Reorienting Management Education for Sustainable Prosperity

By Rawal, Debyani Mukherjee | Review of Management, June 2013 | Go to article overview

Reorienting Management Education for Sustainable Prosperity


Rawal, Debyani Mukherjee, Review of Management


Introduction

Change is at the core of our existence. A revolution - a paradigm shift is what keeps the society moving and going up the growth trajectory. Global economic crisis, rapid technological changes and a titanic shift in our own value system is what is moulding a new form of society. There is constant resistance from all sides to the change, but this is leading to the opening of new vistas of leadership, new opportunities being identified and new challenges being thrown open that is breeding a new generation of vibrant entrepreneurs. The 2007 financial meltdown has evoked a gamut of queries about the rationale and role of business education - and how does it eventually shape business practices. Many a time, business and our society seem to have moved in opposite directions. Can future management education bridge this gap? Can we implement new modes of management education that will give a fresh direction to business practices in times to come?

Michael Porter, has very aptly said that advancement in business education is dependent to a large extent on management schools adopting innovative approaches addressing globalization and promoting cross functional assimilation.

The last ten years have witnessed a significant inclination towards corporate social responsibility, especially as manifold concerns have emerged about climate change. There is a lot of criticism about corporate social responsibility from the free trade consumerist camp and from those opposing globalization. But, the tide is taking us in a different direction. The conventional attitude towards competition and profitability are being eroded. However, trends show that efforts are not proportional to the desired results, which means that the gap needs to be filled in.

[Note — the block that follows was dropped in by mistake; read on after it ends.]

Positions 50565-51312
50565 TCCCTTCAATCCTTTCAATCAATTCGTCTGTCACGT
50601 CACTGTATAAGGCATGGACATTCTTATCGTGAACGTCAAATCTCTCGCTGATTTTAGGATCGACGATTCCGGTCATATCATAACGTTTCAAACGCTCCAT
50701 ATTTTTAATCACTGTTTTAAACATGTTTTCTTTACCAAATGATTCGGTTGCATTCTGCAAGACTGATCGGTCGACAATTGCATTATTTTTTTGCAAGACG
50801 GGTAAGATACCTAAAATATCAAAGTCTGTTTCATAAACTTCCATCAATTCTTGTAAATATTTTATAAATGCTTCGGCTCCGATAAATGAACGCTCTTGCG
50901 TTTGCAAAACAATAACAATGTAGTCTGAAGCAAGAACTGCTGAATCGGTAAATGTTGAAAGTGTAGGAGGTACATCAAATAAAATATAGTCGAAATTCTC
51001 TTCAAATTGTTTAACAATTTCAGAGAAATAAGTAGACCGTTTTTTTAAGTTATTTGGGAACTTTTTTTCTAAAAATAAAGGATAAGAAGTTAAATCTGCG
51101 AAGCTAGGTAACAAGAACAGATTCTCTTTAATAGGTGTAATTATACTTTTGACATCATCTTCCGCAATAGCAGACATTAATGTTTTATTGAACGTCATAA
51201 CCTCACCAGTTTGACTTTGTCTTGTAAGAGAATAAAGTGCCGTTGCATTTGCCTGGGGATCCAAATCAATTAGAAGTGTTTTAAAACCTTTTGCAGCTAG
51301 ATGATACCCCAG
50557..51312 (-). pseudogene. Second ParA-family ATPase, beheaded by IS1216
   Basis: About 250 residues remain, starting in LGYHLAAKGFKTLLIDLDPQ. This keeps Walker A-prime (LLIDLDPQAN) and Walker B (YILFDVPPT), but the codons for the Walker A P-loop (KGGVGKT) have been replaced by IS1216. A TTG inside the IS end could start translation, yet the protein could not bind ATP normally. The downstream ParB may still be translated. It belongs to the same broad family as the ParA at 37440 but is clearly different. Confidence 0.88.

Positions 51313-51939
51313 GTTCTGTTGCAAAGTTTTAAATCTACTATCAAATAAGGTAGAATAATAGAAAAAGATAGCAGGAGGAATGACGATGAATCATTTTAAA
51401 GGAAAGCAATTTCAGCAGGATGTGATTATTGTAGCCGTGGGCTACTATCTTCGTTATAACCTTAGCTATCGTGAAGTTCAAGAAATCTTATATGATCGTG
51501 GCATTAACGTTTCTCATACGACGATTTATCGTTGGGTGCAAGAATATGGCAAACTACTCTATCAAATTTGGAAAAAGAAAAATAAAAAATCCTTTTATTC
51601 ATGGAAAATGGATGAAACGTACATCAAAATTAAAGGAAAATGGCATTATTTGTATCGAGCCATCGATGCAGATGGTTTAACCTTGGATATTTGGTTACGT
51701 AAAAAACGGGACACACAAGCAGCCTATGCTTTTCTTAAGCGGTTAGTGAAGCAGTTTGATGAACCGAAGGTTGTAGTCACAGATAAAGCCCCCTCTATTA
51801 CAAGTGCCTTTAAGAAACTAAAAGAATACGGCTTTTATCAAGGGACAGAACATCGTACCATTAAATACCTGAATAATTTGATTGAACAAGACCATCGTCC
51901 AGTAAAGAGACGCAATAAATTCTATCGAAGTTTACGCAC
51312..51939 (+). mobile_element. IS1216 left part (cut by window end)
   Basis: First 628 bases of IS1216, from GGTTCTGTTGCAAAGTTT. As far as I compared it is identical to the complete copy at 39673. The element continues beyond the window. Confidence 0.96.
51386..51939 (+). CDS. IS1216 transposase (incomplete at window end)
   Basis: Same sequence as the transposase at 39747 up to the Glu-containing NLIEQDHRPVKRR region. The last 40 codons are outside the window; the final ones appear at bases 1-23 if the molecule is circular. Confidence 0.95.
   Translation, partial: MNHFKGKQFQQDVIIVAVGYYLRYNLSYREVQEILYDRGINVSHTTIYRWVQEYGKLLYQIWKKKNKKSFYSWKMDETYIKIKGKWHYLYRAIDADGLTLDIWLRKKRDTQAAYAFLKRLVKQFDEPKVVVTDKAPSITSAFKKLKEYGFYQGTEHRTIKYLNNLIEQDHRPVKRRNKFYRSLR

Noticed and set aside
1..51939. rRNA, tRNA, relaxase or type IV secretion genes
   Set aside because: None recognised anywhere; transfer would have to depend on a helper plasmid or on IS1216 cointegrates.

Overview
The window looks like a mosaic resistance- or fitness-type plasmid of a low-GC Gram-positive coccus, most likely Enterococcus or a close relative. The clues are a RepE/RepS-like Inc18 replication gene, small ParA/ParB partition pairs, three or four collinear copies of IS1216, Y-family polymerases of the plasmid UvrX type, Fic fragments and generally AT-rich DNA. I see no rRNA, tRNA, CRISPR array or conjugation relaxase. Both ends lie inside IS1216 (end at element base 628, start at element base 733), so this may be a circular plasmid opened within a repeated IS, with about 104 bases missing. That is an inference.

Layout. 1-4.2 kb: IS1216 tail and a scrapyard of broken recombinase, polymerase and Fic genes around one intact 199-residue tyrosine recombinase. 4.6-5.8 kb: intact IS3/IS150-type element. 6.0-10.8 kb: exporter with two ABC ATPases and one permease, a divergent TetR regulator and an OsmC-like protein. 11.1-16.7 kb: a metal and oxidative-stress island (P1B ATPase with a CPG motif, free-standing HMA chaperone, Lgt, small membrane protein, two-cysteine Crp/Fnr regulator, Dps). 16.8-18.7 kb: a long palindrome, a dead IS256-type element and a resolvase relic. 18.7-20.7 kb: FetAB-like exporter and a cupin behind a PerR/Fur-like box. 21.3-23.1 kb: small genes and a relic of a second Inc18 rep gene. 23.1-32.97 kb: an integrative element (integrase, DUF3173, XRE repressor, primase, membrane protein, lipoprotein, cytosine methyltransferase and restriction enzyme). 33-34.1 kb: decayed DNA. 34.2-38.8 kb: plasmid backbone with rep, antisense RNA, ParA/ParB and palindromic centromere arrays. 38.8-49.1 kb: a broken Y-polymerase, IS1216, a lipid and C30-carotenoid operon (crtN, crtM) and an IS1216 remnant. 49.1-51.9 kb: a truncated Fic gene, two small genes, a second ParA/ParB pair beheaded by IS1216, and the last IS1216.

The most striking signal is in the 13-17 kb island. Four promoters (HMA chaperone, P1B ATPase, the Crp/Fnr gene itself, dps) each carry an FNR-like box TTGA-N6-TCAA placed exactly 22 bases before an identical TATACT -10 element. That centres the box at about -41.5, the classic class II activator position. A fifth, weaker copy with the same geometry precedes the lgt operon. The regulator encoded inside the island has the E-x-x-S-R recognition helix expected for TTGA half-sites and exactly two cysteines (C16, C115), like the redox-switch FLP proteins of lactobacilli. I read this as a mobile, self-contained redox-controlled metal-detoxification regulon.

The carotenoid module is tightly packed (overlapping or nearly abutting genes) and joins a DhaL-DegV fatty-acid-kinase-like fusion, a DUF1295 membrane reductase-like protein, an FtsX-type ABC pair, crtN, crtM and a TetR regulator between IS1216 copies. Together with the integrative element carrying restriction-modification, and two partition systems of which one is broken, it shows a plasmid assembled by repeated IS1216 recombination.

Literature Review

Management education focuses on all those activities that are undertaken by business schools to hone the conceptual skills and develop the managerial aptitude of students. Management education has been defined by Keys and Wolfe as "the acquisition of a broad range of conceptual knowledge and skills in formal classroom situations in degree-granting institutions" (Wolfe, 1988). Management can be considered as the most volatile field, as it is subject to quick changes as per the dynamism of the social order. It is the fast technological innovation along with the vibrating nature of the markets that calls for continuous practical learning by both faculty and students of management institutions (M. London, 1999).

The United Nations' Global Compact Principles of Responsible Management Education (PRME) (2nd Global Forum For Responsible Management Education, 2010) is an all-inclusive UN initiative undertaken to assimilate corporate accountability and sustainability in the core activities of business schools. Management schools are closely integrated with the community that they serve, ie the corporate world and their main stakeholder organizations. It is the uncertainty about the future course of events caused due to rapid technological development that is changing the character of competitive strategies, which has been rightly termed as the 'new competitive landscape' (Bettis&Hitt, 1995). There is a severe necessity of the affirmative role of management education in churning a new genre of leaders who would have the ability to manage the multifarious challenges of society in the 21st century.

Around five decades back, many business schools in the United States came under severe attack for being extremely theoretical in their pedagogy and also employing poorly exposed faculty who have been kept aloof from the factual world (Howell, 1959). As a result, complacency had to give way to a pro-active approach, and the entire faculty worked towards a revamp in approach and work style. However, years down the line, the same faculty has come under severe criticism for the lack of research and experience in practical fields (Porter, 1988), (Raelin, 2000). …

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